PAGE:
A truly successful alliance will be built out of self-less people who do not worry about their own self interests but of the interests of the group.
Kudos on that!

And Bingo and applause on the rest of your message Leneous!
 

Cyllis

Guest
I'll try not to be overly verbose here because I think the above points reiterate my position. I too like to see a mix of ABP/DBP. However, awards can also be a decent indicator of a players possible performance or personal characteristics. All of this is dependent on if awards are displayed. For example if you see an award that has been given because a certain player has lost a large amount of troops while supporting other players, their DBP is a good sign that they might be a team players.

Steve, you make a good point that strategies shouldn't stagnate. Your moneyball example proves that point. I haven't been playing this game for nearly as long as many other posters in the externals, however, I would venture to bet that the "MRA Strategy" was one of the first strategies developed by players in the first few worlds. It was most likely an intuitive player who eventually discovered that being more aggressive in the beginning has large amounts of benefits in the long run.

C

EDIT: Spelling correction
 

Leneous

Guest
I would have to disagree on this. While hypothetical true, that's not always the case. Some alliances, and therefore some players have low DBP because they are hardly attacked, and that doesn't mean they don't work actively as a team. Judging teamwork from BP is kind of biased.
I understand and agree to a point. I do believe 100% that judging a person solely by their BP or any one figure is foolish. I was attempting to make that point and perhaps did not explain well. I do believe in a conquest world if someone is helping you hold cities with ground units and biremes most the time it will show up in the DBP stat. In revolt worlds and conquest world if they are helping other players against attacks (supporting them while getting attacked) I believe this will normally show up with the DBP stat. My DBP in Itacha is fairly high for only being personally attacked somewhere around 20 times since the start of the game. (I know its lame; I love being attacked and no one is doing it.) Cyprus64 is in the same boat but his DBP is very high as he would load cities with thousands of biremes and ground units when a player was revolted on the alliance. He also seldom gets attacked.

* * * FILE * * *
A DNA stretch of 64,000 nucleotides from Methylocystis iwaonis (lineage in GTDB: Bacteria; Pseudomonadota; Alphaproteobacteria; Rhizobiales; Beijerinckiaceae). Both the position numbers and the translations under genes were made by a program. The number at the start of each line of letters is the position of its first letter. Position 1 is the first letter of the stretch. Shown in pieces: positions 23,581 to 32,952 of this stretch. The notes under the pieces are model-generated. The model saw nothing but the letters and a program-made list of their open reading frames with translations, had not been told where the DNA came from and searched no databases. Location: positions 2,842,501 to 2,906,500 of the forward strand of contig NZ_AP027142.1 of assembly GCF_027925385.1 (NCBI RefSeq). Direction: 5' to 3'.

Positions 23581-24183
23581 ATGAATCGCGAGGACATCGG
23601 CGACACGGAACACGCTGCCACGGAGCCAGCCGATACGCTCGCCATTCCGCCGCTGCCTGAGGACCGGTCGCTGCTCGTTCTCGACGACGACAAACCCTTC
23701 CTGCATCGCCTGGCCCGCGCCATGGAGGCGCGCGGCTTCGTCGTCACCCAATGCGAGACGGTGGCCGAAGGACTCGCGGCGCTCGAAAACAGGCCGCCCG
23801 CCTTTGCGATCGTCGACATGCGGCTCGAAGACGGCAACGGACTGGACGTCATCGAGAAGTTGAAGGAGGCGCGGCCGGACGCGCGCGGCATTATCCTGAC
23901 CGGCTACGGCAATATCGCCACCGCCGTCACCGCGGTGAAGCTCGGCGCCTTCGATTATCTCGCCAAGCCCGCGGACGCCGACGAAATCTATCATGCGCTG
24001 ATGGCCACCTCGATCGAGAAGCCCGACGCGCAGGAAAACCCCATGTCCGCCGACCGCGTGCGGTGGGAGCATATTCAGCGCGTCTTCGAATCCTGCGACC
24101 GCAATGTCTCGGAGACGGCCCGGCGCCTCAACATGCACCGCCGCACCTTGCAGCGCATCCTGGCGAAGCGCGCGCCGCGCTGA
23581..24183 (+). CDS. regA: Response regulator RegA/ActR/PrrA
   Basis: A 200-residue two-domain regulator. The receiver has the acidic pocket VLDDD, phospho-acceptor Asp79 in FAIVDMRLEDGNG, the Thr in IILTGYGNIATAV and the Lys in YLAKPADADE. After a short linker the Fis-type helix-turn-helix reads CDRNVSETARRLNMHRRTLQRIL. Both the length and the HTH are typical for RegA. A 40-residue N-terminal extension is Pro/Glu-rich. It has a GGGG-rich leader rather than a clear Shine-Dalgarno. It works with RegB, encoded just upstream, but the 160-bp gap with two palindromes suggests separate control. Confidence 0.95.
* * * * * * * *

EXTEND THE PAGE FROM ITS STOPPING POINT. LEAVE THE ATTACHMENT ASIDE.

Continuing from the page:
But that was not the point I was trying to make; I was just eluding that for people who only look at high ABP or high ABP ratios they may not be getting the whole picture of a player. One needs to take an overall picture of player and not just use one number or one ratio or one factor to determine their worth. All those things can help give you a picture; but you have to dig deep to find the overall picture of the player. I've met players that are all offensive and great ABP stats but made terrible teammate (and many who made great ones.) I've also met players with low DBP stats that made terrible teammates. And ultimately, it takes a variety of people to make a really good team. If everyone is 100% offensive or 100% defensive on a team you are not going to advance as you have a weakness that can be exploited. I do lean towards wanting more aggressive players overall as defensive units don't change the course of wars.